When lovely woman stoops to folly,
And finds too late that men betray,
What charm can soothe her melancholy?
What art can wash her guilt away?
Thy steady temper, Portius,
Can look on guilt, rebellion, fraud, and Caesar,
In the calm lights of mild philosophy.
I know not, I ask not, if guilt's in that heart,
I but know that I love thee whatever thou art.
But whither am I strayed? I need not raise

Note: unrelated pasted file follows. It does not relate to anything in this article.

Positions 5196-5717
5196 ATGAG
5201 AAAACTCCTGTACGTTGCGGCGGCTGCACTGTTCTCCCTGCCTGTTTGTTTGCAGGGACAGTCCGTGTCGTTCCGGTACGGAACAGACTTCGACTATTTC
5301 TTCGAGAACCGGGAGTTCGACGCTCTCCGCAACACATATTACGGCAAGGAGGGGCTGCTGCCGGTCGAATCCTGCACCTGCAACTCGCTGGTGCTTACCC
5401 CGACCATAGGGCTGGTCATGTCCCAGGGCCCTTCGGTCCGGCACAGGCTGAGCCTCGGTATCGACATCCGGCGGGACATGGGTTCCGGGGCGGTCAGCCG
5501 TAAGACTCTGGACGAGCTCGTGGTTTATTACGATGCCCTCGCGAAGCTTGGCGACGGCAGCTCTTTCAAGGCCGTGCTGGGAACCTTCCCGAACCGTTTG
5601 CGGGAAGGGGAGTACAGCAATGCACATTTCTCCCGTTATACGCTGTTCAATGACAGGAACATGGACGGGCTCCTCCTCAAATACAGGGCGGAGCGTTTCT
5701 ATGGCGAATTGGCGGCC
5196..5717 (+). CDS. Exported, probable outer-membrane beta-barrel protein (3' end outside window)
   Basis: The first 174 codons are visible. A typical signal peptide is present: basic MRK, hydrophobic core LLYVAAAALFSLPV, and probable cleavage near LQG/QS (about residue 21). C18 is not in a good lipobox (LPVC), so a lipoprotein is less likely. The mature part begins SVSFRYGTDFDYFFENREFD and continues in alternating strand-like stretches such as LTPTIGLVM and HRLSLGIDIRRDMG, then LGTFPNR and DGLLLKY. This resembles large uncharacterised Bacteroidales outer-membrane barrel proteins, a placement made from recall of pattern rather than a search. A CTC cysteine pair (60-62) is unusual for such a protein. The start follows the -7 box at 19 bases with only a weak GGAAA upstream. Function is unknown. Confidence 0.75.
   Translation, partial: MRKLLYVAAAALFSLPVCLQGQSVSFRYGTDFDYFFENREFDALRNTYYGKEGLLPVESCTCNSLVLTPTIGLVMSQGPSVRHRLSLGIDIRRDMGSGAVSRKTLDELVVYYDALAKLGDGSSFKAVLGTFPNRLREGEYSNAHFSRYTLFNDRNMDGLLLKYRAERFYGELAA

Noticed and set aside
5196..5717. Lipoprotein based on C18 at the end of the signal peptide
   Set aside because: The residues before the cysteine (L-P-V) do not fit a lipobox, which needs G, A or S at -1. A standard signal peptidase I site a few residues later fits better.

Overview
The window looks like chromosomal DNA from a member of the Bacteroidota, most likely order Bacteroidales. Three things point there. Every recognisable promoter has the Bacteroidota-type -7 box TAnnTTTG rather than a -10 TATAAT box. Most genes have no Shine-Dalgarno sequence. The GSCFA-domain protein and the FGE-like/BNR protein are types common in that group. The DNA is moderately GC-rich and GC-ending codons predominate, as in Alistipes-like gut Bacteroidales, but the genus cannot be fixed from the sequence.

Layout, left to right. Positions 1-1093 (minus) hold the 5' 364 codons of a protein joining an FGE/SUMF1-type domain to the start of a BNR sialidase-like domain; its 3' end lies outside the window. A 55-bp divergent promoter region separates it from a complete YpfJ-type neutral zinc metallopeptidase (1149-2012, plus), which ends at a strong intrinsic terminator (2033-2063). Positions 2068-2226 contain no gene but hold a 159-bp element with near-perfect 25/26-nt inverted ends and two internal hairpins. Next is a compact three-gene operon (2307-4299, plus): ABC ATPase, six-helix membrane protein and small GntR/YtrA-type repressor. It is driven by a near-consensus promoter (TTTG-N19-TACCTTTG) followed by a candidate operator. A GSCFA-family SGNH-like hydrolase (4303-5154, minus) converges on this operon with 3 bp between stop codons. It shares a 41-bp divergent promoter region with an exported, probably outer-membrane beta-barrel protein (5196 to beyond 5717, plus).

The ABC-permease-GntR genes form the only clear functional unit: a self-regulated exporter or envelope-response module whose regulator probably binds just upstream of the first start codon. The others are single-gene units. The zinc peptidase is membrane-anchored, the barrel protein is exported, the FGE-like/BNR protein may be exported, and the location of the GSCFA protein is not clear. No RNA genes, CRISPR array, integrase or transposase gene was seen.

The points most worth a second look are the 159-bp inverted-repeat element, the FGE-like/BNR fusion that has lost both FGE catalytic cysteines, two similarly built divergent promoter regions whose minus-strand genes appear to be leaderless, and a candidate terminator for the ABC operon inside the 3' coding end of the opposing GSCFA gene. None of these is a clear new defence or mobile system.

Trophies to thee from other men's dispraise;
Nor is thy fame on lesser ruins built;
Nor needs thy juster title the foul guilt
Of Eastern kings, who, to secure their reign,
Must have their brothers, sons, and kindred slain.
So full of artless jealousy is guilt,
It spills itself in fearing to be spilt.
Men the most infamous are fond of fame,
And those who fear not guilt yet start at shame.
The only art her guilt to cover,
To hide her shame from every eye,
To give repentance to her lover,
And wring his bosom, is—to die.